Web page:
Androids, Rampant Crime and Unicorns

Posted on February 20th, 2009 Won't you help brighten a lonely comment's day?

I was suckled by Bruce Sterling, weaned by William Gibson, and can recite the dialogue in Blade Runner from memory.

So it came as no surprise when, flipping through the latest edition of Eye Weekly while stuffing my face with a Liberty Village jerk chicken sandwich, I was drawn to Shawn Micaleff’s article on development in Toronto and the tensions it raises between pro/anti-urban development advocates.

Like an earlier article I had written, Shawn points out that construction around the metropolis is rampant (the second largest in North America), and that many of the new highrises are indelibly changing the historic face of the city.  He also makes an aborted attempt to connect what’s happening today to a hackneyed version of the future as it was seen from the nineteen-eighties. Aside from a few weak parallels between the cyberpunk genre, Shawn mostly misses the point.

The griminess of the cyberpunk future is really a co-construction that wasn’t any one writer’s or director’s alone. The term “cyberspace” (and it’s associated imagery), came out of Gibson’s novels while the concept of antiquated urban construction being superceded by new buildings came mostly from Blade Runner scenery (though this new/old mix is never explicitly discussed in the movie). Shawn makes the point that the vision presented in the movie loosely matches what we see today; old buildings being subsumed by newer and larger ones.  Aside from this, however, there isn’t much to tether either idea to reality.

The article comes to the ebullient conclusion that, despite the criticisms and minor drawbacks that urban developments carry, we should embrace these changes as the “the new beautiful”.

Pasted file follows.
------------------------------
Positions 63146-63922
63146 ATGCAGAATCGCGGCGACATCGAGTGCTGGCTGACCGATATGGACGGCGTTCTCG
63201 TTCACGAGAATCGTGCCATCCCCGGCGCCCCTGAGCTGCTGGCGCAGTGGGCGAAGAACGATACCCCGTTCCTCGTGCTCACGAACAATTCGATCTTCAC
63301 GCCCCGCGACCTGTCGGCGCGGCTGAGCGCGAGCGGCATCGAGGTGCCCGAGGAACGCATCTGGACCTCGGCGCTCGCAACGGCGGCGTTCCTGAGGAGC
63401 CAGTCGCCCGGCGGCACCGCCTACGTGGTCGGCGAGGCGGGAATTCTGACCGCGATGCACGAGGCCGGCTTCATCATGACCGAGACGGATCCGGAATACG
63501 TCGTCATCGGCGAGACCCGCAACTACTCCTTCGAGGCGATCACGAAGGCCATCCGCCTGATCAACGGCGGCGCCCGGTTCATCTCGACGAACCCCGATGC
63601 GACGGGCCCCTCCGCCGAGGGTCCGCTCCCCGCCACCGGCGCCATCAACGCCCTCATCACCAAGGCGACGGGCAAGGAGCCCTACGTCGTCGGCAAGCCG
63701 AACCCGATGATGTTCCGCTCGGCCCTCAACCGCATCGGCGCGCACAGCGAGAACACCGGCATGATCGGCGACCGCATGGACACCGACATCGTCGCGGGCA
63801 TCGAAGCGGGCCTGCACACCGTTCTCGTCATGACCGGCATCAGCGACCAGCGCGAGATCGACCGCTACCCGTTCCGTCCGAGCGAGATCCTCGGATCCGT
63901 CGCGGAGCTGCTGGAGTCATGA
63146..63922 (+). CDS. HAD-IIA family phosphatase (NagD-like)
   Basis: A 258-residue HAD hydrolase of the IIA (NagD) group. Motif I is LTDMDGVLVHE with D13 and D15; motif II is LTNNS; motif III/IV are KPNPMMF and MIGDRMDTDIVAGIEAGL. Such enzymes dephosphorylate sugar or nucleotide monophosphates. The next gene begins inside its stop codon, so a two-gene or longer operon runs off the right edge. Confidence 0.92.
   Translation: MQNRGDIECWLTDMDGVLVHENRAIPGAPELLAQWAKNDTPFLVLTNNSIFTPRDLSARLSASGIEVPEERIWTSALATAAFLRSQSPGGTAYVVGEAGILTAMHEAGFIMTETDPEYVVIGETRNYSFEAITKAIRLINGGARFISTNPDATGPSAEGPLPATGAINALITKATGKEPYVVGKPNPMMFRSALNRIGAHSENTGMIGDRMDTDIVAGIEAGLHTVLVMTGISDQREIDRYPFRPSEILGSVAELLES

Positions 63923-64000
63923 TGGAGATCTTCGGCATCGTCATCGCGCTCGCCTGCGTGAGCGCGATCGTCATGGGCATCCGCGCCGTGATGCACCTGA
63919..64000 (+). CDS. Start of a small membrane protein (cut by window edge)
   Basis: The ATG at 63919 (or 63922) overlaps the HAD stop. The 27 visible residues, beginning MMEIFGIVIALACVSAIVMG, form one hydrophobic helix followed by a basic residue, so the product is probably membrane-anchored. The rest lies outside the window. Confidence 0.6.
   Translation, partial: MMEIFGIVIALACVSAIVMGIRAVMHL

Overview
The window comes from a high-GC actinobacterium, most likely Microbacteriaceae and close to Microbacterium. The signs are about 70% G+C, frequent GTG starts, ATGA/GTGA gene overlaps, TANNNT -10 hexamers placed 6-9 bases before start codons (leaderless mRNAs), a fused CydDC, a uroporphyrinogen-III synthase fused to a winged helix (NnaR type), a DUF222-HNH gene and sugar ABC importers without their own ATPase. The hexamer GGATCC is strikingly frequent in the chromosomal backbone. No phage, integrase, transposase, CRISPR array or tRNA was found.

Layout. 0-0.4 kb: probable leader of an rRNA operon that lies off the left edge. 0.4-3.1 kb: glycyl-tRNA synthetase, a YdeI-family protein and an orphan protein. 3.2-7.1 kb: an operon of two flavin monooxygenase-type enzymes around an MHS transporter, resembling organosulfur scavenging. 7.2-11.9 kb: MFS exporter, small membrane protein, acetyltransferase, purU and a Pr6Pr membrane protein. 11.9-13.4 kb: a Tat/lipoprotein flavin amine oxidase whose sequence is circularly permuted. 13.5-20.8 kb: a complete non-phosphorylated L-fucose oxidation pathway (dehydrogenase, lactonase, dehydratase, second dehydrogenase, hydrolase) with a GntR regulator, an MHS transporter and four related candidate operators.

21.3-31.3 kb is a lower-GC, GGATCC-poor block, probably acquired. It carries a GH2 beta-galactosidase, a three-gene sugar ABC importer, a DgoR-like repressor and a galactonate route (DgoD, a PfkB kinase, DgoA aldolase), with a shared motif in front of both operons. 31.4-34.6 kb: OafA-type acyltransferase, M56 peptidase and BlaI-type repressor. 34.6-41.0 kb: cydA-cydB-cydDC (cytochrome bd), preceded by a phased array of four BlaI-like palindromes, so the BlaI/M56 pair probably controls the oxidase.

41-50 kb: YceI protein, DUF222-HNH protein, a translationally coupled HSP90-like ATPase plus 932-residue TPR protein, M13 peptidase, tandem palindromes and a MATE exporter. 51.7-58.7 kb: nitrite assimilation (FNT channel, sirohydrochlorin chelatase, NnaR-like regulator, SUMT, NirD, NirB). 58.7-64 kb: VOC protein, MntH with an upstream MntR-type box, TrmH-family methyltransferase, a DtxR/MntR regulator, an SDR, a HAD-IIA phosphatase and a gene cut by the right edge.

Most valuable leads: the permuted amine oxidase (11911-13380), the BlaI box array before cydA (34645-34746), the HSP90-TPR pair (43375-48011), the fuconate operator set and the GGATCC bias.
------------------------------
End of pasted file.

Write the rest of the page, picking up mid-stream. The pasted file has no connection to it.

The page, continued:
Only problem is, I’m not sure what the hell Shawn’s talking about.

He’s trying to show what a “new” vision of the city should be through a descriptive frame that’s almost three decades old, and science fiction to boot. This portrait includes either behemoth, tilted buildings jutting out of an ocean of air muck, or neon-addled  “grey slabs” that serve mostly as a backdrop for cyberspace hijinks.

Whatever the case is, it’s a holding up the of past (of an imagined future), as a lens through which we can view and interpret the shaping of the city. Personally, I think the view is pretty shitty.

After all, the visions ripped out of these inspirations come with no context. Until I get my Replicant hunting license, the concepts plucked from Blade Runner don’t help me to appreciate the new building on the corner. As much as I like Gibson’s work, his prospects of a distopian setting serve more as a mood device than anything I would recognize on the street. Describing all of this as “Cyberpunk built by the Swiss” makes an already fuzzy concept fuzzier [As though sturdy, affordable bunk beds somehow make the Swiss master civil engineers].

Here’s where I prove myself the asshole in the conversation; I don’t have an alternative to this [non-constructive criticism=moaning, bitching, and/or complaining].

I don’t know how we should look at our modern, highly volatile landscape. I know I appreciate the aesthetic when I see it and, generally speaking, I’m in favour of the new as long as it’s not created exclusively for the sake of being new. Considering how much a building costs to put up, though, that’s not really a concern.

I don’t believe we’ve yet discovered how these shifting elements will affect the culture in which they’re nestled. Even if we partially mimicked something from the past (literary past included), it does the modern a great disservice to throw these used and worn labels over it. Expecting the present to conform to them is a square-peg/unknown-hole situation.

So, thanks but no thanks, Shawn. I appreciate the effort but, despite my fondness for it, there’s no way that Mona Lisa Overdrive expresses what a current metropolis is and, more importantly, what it could be.

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